In March 2016, a pregnant CTA bus driver was sent “into labor” and taken to a hospital after her bus was hit by another vehicle while riders were getting on at Chicago and Laramie, records show. She gave birth to a healthy boy, according to a CTA spokesman.
All five fatalities in the past two years occurred in 2015, including one in which a “pedestrian running on the side of the bus lost his balance and fell to the ground, making contact with the rear wheels of the bus” at North and Luna, records show.
The CTA says “it’s sometimes difficult to determine” who was at fault. “There is no doubt, however, that many collisions involve other vehicles striking CTA buses, oftentimes when buses are stopped at designated bus stops. For example, over the course of the two years at issue, CTA buses were standing about 178 times.”
Acevedo, whose union represents the CTA’s 4,000-plus full- and part-time bus drivers, says, “Everybody’s in a rush type of mentality in this city. It takes motorists and people walking with headphones — all of us — committed to make it safe.”
Through records and interviews, the Sun-Times found that, in the two-year period examined:
• Most of the CTA bus accidents happened on the South Side.
• More than 40 of them resulted in the hospitalization of five or more people.
• Just over 40 bus drivers were fired “in whole or in part” because of a collision during that two-year period.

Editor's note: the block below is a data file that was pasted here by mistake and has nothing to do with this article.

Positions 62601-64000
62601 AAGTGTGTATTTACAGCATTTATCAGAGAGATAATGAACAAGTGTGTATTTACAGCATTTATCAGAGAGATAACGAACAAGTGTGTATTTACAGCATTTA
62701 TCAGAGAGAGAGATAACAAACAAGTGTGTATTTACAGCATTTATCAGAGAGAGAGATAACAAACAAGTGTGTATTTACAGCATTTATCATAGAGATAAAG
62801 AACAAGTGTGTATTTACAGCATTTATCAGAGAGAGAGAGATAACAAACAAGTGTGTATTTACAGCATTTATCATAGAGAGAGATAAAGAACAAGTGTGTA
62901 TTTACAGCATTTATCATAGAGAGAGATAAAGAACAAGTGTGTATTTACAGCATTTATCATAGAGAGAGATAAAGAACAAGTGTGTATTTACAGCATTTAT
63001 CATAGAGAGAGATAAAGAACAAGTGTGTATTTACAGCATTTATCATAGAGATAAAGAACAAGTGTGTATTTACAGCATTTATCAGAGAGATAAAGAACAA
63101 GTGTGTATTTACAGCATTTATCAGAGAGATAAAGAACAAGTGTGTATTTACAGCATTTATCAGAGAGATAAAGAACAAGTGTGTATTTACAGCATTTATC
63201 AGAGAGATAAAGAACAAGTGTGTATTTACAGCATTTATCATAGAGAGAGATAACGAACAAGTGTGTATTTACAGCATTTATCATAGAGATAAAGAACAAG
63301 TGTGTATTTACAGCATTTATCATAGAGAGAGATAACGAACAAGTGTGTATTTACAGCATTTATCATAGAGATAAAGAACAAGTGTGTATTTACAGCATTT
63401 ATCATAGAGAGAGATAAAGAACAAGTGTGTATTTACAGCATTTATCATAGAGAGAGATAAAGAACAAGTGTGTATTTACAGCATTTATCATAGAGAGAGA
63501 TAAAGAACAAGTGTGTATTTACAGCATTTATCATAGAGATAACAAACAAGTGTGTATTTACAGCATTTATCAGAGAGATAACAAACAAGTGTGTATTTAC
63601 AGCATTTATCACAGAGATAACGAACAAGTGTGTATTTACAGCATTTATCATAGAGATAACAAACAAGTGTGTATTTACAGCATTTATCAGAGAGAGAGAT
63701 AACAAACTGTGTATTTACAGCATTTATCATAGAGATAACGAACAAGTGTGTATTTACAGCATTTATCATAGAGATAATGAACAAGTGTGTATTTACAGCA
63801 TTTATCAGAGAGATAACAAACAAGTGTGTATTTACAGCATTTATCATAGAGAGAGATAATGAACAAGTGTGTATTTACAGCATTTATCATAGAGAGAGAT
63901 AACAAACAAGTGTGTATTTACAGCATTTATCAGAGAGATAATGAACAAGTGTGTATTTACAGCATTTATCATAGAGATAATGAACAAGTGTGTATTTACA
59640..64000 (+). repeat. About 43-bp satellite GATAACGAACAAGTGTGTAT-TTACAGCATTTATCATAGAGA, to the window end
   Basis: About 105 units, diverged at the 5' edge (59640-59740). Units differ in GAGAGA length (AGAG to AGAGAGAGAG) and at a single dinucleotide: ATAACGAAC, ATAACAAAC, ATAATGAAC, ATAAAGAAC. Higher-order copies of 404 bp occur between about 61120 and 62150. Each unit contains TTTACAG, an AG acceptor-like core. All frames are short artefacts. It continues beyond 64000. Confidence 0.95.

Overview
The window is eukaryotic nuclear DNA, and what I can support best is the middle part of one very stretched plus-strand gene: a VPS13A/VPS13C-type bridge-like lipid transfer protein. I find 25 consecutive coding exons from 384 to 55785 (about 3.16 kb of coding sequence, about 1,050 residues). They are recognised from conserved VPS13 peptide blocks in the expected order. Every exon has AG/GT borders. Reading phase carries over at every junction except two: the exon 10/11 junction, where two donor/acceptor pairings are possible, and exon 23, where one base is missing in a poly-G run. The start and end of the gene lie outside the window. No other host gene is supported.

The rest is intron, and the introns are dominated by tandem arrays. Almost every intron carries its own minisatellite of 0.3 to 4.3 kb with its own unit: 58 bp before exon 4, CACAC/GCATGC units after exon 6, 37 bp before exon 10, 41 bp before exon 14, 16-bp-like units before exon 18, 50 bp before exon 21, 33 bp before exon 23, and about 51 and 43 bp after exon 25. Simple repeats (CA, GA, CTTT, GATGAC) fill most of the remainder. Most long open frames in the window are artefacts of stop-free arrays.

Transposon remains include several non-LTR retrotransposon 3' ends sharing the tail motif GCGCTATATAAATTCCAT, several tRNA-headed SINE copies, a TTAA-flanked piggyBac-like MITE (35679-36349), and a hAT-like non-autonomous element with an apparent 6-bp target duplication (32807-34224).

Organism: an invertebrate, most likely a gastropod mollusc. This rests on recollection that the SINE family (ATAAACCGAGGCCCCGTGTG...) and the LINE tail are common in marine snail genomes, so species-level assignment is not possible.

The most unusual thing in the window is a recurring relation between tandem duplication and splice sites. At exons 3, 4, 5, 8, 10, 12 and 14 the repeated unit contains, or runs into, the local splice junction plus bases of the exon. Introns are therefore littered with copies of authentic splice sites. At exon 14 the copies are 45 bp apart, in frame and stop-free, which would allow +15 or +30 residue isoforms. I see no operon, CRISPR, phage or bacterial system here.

The driver of the bus that killed Coath remains with the CTA, though is no longer driving a route, officials say. They won’t answer questions about him but say, “CTA has admitted fault in the matter.”
Following that accident, CTA President Dorval Carter Jr. “implemented multiple changes,” including increasing the number of days of training for drivers, as well as “line-ride inspections in which managers ride along on in-service routes to ensure proper adherence to procedures/policies,” according to a spokesman.
One concern is that many veteran drivers have the seniority to pick sleepier routes, leaving busy Loop routes, with bigger buses, often staffed with less-experienced drivers, as was the case in the Coath accident.
Acevedo says his union has pushed for financial “incentives” to encourage veteran drivers to take the wheel of the longer, accordion-style “articulated” buses and to take the more-difficult routes. Those are among the safety-related issues being discussed in current contract negotiations.
Acevedo says the union also wants to ease up on broad “split shifts” that he says can cause driver fatigue and “unrealistic” timetables that drivers “stress out” to complete.
Carter says of crashes: “My goal is zero.”
Still, with more than 500 crashes in two years, CTA officials say the agency “has a very strong safety record.
“There are more than 6 million bus trips each year, traveling 50 million miles. The 510 collisions over 2015 and 2016 happened over the course of about 100 million miles of bus service, representing roughly one collision per [200,000] miles traveled. That’s the equivalent of one collision in 71 cross-country trips across the United States.”
CTA officials say the agency is “in line with our peers nationally,” pointing to the Southeastern Pennsylvania Transportation Authority, the transit agency for the Philadelphia area. Through the first 11 months of 2016, SEPTA reported 235 collisions, compared to the CTA’s 251. SEPTA had about 39 million miles of “bus revenue service” for the year, compared to the CTA’s approximately 52 million miles.
The main transit agency in the Los Angeles area logged more miles than the CTA but had far fewer bus collisions, records show — about 100 over the same period.